I was at Tuskegee, finishing up my freshman year. There was a lot of unrest going on. We had issues with the administration. It was Founders Day and the Board of Trustees was meeting. They were in the guest hall, which is now the Kellogg Center, and the students locked them in. They wouldn’t let them out.
What issue or issues did students have toward the administration?
The attitude toward the students. There were a lot of things going on. It started in the School of Engineering; they were dissatisfied with professors. They had a lot of foreign professors and they weren’t sensitive to them. That’s how it started, back in the first semester. We had a march through campus. (Dr. King’s assassination) just added to it.
On that Saturday, the National Guard came on campus with the M16 guns. They shut down school and sent everybody home. Everybody had to reapply for admission. Some people weren’t allowed back. The TV stations and newspaper in Montgomery were there and some people had been identified. They weren’t allowed back in school.
It was touch and go because the National Guard, they were the local yokles. Sammy Younge was a student at Tuskegee who was killed at the Greyhound Station in Tuskegee in ’66. I wasn’t at Tuskegee at the time, but the students marched downtown. There was a statute of a Confederate soldier and they painted it black. The Guardsmen didn’t forget that. When they came on campus in ’68 they had that in the back of their minds. It could’ve been a massacre, really, if somebody had done something crazy, because they were looking for an excuse.
So where were you while all of this was going on?
(laughs) I was just going along for the ride. The guest hall, people were going in and taking food out like ham, turkey and other delicacies. Then there was this one guy Ronnie Hilton, from Pittsburgh. . . when the National Guard came on campus, they were building the chapel, so he said “Let’s go over to the chapel and get some bricks to throw.” So you had people talking about throwing bricks at folks with machine guns. So I went back to my dorm and locked up. (My sister) Sue and (her husband) Bill came and got me and took me home.
So how did all of this happen? Did it start with one student and then grow or was it organized?
It was organized. The students leaders organized it.
And all of this happened on April 4? How long did it last?
Thursday, Friday and Saturday was when the National Guard came on campus. We were home that whole week. . . We came back to complete the semester.
So aside from the campus unrest, how did Dr. King’s assassination affect students?
It was devastating. It really was. It was very upsetting. I really don’t know how to describe it. It gave you a sense of hopelessness.
How were you all able to move past it?
I don’t know that we really did. Things just weren’t the same after that in terms of the civil rights movement. The civil rights movement didn’t necessarily die, but the leadership wasn’t the same. Martin Luther King was everything to black folks.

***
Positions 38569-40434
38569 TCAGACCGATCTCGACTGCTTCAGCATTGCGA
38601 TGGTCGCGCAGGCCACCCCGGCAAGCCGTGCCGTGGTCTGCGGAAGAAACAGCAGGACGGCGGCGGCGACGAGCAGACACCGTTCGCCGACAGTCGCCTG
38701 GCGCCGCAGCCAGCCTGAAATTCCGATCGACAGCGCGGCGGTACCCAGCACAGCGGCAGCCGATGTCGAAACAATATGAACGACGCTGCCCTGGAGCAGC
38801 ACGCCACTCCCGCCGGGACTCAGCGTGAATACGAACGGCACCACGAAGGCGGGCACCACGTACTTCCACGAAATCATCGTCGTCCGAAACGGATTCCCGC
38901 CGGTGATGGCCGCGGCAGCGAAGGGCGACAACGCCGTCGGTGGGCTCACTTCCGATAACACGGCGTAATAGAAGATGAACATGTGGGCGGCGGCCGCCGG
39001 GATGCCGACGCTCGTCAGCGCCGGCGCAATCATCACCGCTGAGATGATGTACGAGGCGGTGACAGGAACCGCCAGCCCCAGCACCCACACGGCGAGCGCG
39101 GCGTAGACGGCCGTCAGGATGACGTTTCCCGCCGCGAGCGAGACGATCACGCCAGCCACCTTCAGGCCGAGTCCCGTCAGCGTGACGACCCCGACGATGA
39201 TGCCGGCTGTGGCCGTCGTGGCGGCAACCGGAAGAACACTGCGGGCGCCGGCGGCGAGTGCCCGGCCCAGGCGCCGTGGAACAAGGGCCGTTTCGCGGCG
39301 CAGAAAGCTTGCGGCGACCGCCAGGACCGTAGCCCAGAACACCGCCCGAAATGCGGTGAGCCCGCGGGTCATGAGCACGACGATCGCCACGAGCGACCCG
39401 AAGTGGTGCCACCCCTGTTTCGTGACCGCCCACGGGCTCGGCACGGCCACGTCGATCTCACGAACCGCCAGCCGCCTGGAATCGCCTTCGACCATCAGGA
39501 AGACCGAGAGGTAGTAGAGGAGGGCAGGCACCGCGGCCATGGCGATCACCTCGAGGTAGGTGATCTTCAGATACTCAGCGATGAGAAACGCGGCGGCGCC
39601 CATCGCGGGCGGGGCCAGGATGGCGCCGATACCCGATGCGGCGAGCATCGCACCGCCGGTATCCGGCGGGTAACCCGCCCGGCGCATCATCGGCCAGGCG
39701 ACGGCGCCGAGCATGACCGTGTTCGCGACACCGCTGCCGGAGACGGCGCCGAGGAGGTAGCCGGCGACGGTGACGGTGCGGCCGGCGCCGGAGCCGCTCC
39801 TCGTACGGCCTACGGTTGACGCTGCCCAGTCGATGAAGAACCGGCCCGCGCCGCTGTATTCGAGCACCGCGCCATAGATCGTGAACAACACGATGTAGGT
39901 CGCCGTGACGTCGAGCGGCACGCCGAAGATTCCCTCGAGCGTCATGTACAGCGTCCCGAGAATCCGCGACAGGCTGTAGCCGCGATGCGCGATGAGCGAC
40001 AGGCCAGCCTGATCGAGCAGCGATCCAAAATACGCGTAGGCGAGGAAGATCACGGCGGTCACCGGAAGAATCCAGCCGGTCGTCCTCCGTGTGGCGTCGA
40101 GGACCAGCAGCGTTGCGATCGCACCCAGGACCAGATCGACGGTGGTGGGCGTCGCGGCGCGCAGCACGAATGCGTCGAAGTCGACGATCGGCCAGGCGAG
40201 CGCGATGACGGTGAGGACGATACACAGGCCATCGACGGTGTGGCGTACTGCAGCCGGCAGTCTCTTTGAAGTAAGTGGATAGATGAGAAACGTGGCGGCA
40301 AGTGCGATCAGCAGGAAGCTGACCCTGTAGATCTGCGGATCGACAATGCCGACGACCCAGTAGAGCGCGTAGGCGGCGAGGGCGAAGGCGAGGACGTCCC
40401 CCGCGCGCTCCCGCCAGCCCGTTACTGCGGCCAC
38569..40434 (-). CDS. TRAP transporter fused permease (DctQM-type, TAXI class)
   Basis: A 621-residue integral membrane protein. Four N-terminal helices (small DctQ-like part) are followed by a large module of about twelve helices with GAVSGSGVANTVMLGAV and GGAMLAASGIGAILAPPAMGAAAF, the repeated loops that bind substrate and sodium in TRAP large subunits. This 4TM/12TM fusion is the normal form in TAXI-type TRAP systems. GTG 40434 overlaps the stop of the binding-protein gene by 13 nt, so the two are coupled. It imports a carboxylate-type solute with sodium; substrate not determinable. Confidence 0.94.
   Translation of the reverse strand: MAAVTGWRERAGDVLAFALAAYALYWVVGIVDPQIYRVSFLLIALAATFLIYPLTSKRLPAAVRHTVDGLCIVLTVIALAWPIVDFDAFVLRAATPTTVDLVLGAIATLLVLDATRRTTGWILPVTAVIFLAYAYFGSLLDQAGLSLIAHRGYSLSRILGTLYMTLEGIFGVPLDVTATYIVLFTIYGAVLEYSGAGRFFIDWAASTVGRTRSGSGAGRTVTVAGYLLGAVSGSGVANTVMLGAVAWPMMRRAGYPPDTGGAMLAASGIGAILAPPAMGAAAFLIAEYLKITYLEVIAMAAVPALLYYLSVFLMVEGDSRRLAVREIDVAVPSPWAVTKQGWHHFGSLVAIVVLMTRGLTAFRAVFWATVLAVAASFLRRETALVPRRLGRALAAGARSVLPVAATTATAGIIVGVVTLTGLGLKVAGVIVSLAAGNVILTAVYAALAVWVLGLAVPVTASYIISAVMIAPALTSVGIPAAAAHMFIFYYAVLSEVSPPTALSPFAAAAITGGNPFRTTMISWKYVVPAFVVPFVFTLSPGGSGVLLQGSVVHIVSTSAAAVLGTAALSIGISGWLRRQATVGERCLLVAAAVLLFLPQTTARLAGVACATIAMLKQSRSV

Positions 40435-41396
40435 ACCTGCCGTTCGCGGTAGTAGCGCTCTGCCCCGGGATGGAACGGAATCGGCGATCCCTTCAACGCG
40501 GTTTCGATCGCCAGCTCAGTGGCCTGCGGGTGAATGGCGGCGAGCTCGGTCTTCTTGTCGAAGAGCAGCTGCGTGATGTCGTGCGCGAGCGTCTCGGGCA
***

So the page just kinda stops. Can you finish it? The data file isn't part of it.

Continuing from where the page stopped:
Suggested listening: “Abraham, Martin and John” by Dion
I was reviewing the research I had done on the Pinkard side of my family when I noticed someone I hadn’t previously: John Hamilton. His relationship to the head of household is listed as brother.
In 1900, John Hamilton was a 22-year-old widower living with Ike and Narsis Pinkard and their three children. Interestingly enough, there was a Henry Hamilton living next door.
I suspect what I happened upon was one of slavery’s ugliest scars. The American slave trade left families fractured and disfigured. I searched for both men in the 1880 U.S. Census and the 1910 U.S. Census and came up with nothing. But a search of Georgia tax lists shows a Henry Hamilton, a freedman who was born in Virginia and came to Georgia in 1850 when he was around 9 years old.
I had come across a 1947 death certificate for a Dorsey Pinkard a while ago. (Well, the name on the death certificate was Dawsey, but it’s common knowledge that Dawsey is Southern for Dorsey).Having been born in 1933, I knew that he was too young to be my great-grandfather; my great-grandfather was born around 1875. But since they shared a name, I figured there had to be a connection.
Later on, I found a census record for my great-grandmother, Adlina Pinkard. The year was 1940 and she was living in Stewart County, Ga., with four sons, two daughters and three grandchildren. One of them was named Dorsey, apparently after her husband and the child’s grandfather.
Then everything clicked. The other Dorsey Pinkard was in fact one of my mom’s first cousins. His mother– Ina Bell Pinkard– and my mom’s dad– Willie Pinkard– were siblings.
The other Dorsey Pinkard died in July 1947 after he was kicked by a mule.
Sometime between 1900 and 1924, a little girl from Chattahoochee County, Ga., left to become a housewife in the big city. She left as Frances Pinkard and wound up Frances Johnson.
The bulk of my mom’s side of the family is in southwest Georgia, but there were a few who were swept up in The Great Migration and headed north, like thousands of others of blacks from the rural South.
One of the first was Frances Pinkard, who was one of my great-grandfather’s older sisters. I realized this when I stumbled across a death certificate for her.
The certificate was issued in Illinois in 1924. The name on the certificate was Frances Johnson. Her spouse’s name was Ben and her father was Ike Pinkard (confirming that this was the former Frances Pinkard). I haven’t been able to find any other document that places her in Chicago. The only other record I found for her was the 1880 U.S. Census, when she was six and still living with her parents, Ike and Narcis Pinkard, in Georgia.
She wasn’t the only one. I stumbled across another obituary, this time for a Will Pinkard, who died in Cleveland in 2004. His father, Ike, was one of my grandfather’s brothers. (You may recall quite a few Ike Pinkards have sprouted in my family tree).
“I do remember that we had cousins in Cleveland,” my mom recalled. “I can’t remember his name– it might’ve been Will– but he left Omaha when I was a little girl. He never did come back.”
My aunt, Leslie Pinkard Odom (1950-2000), had spent most of her adult life in Cleveland. But why Cleveland?
The way it worked, my mom explained, is that usually one person would head north, find success and then encourage others to go. When my aunt graduated from high school, that’s what she did.
“I wasn’t too particular about Cleveland,” my mom said. “Fortunately other opportunities opened up.”